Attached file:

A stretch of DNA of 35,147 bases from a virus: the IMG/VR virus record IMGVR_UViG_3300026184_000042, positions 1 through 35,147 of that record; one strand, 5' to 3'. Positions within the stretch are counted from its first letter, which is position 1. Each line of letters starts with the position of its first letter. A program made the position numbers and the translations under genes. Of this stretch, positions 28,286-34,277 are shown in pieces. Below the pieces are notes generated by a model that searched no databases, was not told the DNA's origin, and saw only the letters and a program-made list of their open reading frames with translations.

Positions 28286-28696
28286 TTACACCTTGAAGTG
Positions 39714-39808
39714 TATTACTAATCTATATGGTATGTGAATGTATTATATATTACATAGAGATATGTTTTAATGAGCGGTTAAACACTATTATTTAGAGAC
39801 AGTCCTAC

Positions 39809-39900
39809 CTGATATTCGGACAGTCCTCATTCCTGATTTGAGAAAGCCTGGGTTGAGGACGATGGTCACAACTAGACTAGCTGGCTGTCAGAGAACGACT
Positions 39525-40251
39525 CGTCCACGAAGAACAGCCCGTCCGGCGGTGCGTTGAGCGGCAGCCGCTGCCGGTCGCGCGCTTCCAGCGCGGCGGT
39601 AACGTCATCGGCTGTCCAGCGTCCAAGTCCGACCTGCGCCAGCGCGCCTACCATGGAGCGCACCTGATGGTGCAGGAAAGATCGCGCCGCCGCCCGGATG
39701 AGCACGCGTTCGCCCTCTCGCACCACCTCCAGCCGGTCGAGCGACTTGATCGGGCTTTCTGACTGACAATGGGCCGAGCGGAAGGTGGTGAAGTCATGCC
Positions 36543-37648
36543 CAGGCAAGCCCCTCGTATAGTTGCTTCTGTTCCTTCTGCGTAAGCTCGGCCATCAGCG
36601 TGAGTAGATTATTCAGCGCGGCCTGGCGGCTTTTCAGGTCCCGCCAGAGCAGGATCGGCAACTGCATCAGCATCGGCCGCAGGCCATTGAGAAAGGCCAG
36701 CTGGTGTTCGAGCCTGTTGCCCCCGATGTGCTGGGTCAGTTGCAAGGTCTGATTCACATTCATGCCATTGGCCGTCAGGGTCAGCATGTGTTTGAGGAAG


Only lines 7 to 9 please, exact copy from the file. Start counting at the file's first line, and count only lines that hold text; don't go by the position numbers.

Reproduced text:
Positions 39809-39900
39809 CTGATATTCGGACAGTCCTCATTCCTGATTTGAGAAAGCCTGGGTTGAGGACGATGGTCACAACTAGACTAGCTGGCTGTCAGAGAACGACT
Positions 39525-40251